* Starbucks Corp. launched the mobile order and pay feature on its app for Chinese mobile users, in a nod to competition from the newly listed Chinese startup Luckin Coffee Inc. which mainly operates on the mobile order and delivery model. According to the release, the Starbucks Now feature is available to members of its Starbucks Rewards loyalty program and can be used at about 300 stores in Beijing and Shanghai. The coffee company plans to launch the service across China through 2020. Before its listing, Luckin Coffee had announced an ambitious plan to overtake Starbucks with its store-opening spree. Shares of Luckin Coffee had, however, fallen to $14.75 on May 22, below its IPO price of $17 on its May 17 debut.
* Walmart Inc.-owned Indian e-commerce company Flipkart Online Services Pvt. Ltd. is looking to open brick-and-mortar grocery stores in the country, The Times of India reported, citing sources. The potential move follows the launch of Flipkart's fifth online grocery store, Supermart, in Mumbai. The newspaper said Flipkart will likely take advantage of the relaxed law on food retail business, where foreign direct investments of up to 100% are allowed.
FOOD RETAIL & DISTRIBUTION
* Canadian retailer Alimentation Couche-Tard Inc. completed the first tranche of its asset exchanges with motor fuel distributor CrossAmerica Partners LP. Couche-Tard in December last year agreed to sell 192 of its Circle K convenience and fuel retail stores in the U.S., valued at around $184.5 million, to CrossAmerica in exchange for assets of the Pennsylvania-based company worth the same amount. According to the latest release, Couche-Tard transferred 60 convenience and fuel retail stores worth of about $58.1 million to CrossAmerica, while CrossAmerica transferred assets amounting to $58.3 million to the convenience store operator. The companies expect to complete the remaining exchange of assets before the end of the first quarter of 2020.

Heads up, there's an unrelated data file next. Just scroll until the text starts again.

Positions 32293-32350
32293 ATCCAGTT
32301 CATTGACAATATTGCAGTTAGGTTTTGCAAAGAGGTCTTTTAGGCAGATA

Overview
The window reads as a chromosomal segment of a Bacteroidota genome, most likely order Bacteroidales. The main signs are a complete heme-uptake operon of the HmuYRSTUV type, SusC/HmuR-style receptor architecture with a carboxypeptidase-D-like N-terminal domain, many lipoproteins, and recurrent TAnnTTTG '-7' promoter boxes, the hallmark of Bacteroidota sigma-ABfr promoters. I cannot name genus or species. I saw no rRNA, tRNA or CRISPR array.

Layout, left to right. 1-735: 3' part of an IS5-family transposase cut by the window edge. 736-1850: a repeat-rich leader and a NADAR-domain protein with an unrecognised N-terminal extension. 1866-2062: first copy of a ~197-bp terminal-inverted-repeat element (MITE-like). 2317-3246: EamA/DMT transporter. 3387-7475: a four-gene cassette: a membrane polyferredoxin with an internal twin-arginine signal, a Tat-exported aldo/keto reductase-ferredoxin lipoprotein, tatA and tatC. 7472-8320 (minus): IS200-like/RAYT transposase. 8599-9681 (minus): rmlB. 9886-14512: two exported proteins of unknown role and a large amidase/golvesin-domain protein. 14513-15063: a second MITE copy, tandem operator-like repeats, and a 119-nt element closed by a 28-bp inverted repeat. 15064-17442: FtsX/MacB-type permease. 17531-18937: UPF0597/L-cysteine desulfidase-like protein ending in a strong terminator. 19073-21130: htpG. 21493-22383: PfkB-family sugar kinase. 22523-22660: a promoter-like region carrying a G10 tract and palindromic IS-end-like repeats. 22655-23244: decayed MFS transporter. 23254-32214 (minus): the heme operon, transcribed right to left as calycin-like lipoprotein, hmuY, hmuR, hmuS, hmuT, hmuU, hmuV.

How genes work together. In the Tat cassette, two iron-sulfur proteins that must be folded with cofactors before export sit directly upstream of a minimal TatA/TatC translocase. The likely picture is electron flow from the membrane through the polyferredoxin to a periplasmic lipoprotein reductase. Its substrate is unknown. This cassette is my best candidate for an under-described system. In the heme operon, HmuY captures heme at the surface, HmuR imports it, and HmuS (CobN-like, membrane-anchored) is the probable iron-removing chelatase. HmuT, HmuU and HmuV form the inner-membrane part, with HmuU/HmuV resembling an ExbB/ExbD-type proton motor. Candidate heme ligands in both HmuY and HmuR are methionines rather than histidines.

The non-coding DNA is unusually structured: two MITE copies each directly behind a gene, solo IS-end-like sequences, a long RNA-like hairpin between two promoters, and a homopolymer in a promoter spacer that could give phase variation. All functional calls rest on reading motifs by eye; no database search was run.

* The members of the National Coalition of Associations of 7-Eleven Inc. Franchisees, or NCASEF, are seeking tighter federal oversight of franchising, so that franchise operators are not exposed to "unfair, unconscionable or potentially predatory" contractual terms. According to a statement, owners of the association, which represents 7,000 7-Eleven franchise owners in the U.S., met with senior staff members of the House Education and Labor Committee and with their home-state congressional delegations to voice their concerns. NCASEF leadership also expressed concern over the labor shortage in the U.S., which can lead to a situation similar to Japan's, where it has created friction over keeping stores open 24/7.
* Seven & i Holdings Co. Ltd. President Ryuichi Isaka apologized and vowed to restructure its convenience store business Seven-Eleven Japan Co. Ltd., amid mounting pressure to abandon its 24-hour store policy, the Nikkei Asian Review reported. Due to increasing labor shortage in Japan, Seven-Eleven franchisees struggled with elevating operating costs that led to complications in keeping the stores open 24/7. In April, Seven-Eleven released an action plan to address the issue wherein it intended to 'radically reexamine' its way of opening new stores.
* British food retailer Waitrose Ltd. recalled 340-gram jars of Essential Waitrose Pickled Sweet Sliced Beetroot over concerns of safety risks due to the presence of glass. The affected jars have a best-before date of September 2020. No other products by the company have been affected. Waitrose is urging customers who have purchased the affected products to not consume these and return to their place of purchase for a full refund.
* German grocer Aldi Einkauf GmbH & Co. oHG's U.S. arm said it is recalling Bakers Corner All Purpose Flour, sourced from ADM Milling Co., due to the potential presence of E. coli. The affected flour bags weigh 5 pounds with a use-by date of Dec. 2. The affected products were sold across select stores in 11 states, including Connecticut, Delaware, Massachusetts, New Hampshire, New Jersey, New York, Ohio, and Pennsylvania. The company is advising consumers to not eat any raw products made with flour.